4. Go where you’re afraid to go.
When pitching "Star Trek" to actor Leonard Nimoy (Spock himself!), I explained that I wanted to destroy Vulcan, Spock's home planet!
My heart was racing, but I knew that destroying Spock's home world was right for the story. His reaction was amazing. He raised his famous eyebrow and said, "Interesting."
At the end of the pitch, I told him, "Look, we can't do this without you! There is no Plan B. If Mr. Spock doesn't approve of this, I don't have another 'Star Trek' script in me." Shockingly, I saw a tear well up in his eye. Our passion moved him. He agreed to read the script and the rest is history.
I turned into the fear. If something feels too comfortable, fear is usually the place you need to go. — Roberto Orci, Hollywood super producer and screenwriter whose movies and TV shows have grossed over $5 billion worldwide
5. Get eyes on your product.
There was a time when advertisers paid big money for billboard advertisements. I spent three weeks building a relationship with the advertising manager for an outdoor billboard company. I made a deal to take empty, unsold billboard space across the city for 10 cents on the dollar. It took a lot of back-and-forths, but finally, we closed the deal with a few hundred thousand as a down payment.
I became omnipresent. People thought we were spending millions on marketing and advertising; in reality, we only spent a few hundred thousand. The surge of traffic to our platforms resulted in millions of dollars in new business. It worked wonders for our company. We made a lot of money while others were paying top dollar for a single spot.
The lesson: make an offer that you can fulfill and back it with a personal guarantee to follow through, come hell or high water. You're taking a risk, but taking the right risk pays off. — Com Mirza, "The $500 Million Man" and CEO of Mirza Holdings; failed in eight companies back to back and today, runs a nine-figure empire with over 600 employees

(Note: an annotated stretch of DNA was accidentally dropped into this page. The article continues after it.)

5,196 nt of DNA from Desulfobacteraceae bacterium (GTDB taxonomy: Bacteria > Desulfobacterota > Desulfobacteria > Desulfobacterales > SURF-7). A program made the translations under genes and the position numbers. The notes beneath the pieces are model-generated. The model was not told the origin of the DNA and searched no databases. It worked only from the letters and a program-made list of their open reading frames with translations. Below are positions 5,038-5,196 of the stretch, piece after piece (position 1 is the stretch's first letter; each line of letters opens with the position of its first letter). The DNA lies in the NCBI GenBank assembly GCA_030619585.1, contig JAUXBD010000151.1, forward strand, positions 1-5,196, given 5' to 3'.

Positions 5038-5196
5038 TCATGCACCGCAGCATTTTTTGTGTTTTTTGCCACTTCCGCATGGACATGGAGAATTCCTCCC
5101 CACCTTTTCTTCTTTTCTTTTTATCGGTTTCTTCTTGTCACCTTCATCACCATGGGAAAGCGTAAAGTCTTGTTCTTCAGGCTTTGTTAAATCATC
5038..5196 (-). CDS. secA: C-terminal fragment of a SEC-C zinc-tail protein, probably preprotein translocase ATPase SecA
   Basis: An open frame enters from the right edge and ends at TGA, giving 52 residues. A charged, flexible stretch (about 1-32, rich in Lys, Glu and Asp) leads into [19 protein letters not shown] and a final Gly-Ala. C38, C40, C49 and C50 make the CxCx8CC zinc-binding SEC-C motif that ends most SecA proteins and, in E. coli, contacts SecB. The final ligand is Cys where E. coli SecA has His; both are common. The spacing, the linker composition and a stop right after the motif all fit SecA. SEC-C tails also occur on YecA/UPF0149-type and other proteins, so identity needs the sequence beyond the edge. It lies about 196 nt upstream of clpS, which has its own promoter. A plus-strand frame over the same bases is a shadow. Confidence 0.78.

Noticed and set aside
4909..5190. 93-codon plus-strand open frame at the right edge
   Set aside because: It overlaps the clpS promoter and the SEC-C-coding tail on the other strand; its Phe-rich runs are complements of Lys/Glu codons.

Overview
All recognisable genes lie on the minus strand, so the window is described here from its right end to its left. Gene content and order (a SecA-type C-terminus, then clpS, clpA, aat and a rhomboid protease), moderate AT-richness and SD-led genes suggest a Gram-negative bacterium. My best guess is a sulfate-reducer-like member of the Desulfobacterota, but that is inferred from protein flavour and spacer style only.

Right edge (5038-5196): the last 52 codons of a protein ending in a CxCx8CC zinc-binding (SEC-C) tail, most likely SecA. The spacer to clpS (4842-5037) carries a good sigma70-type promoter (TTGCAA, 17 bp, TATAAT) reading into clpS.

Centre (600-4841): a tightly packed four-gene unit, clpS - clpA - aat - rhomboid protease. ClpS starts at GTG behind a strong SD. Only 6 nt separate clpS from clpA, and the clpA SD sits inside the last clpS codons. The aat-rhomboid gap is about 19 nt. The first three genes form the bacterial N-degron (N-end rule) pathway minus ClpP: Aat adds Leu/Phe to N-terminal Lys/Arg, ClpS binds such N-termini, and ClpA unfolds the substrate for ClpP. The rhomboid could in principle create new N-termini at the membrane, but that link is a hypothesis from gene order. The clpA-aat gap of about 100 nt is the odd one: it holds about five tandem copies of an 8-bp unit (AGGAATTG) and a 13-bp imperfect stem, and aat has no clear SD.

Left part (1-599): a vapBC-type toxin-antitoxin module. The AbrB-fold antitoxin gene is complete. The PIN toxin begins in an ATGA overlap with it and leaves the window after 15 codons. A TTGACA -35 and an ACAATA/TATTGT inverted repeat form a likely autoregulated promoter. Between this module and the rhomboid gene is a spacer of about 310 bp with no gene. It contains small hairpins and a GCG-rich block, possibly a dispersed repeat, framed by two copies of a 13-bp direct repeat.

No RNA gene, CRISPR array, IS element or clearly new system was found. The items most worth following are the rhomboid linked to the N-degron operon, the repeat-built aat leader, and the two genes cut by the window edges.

6. Get your hands dirty.
I clearly remember watching the news when Lehman Brothers declared bankruptcy. Five minutes later, my phone rang off the hook as clients put their landscape projects on hold.
Things got rough. I couldn't even sell a bag of mulch. Landscaping your home is a luxury service. Folks were so concerned with paying their mortgage that they didn’t have much interest in planting flowers. Facing foreclosure on my house, massive amounts of debt ($80,000 to Amex and months behind on car repayments), I had to recoup and rethink.
I started pushing. I bartered landscape services for advertising. I dusted off my work boots, got the shovel, “jumped in the hole,” and went to work. Competitors tried to undercut me, so I offered a lifetime warranty on my work when everyone else just offered a year. (I still do this and it crushes the competition.) I gave out my personal cell number to become fully accessible and accountable. I stopped flying under the radar and started blowing my own horn. Massive action created unstoppable momentum: sitting around thinking too much was the worst thing I could have done during that crisis.
When people complain about “working too hard,” I remind them: remember in 2008, when we couldn't even sell a bag of mulch? Never give up. If I could do it, anyone can. — Steve Griggs, founder and CEO of Steve Griggs Design; designs and builds custom residential backyards for affluent clients who want fast results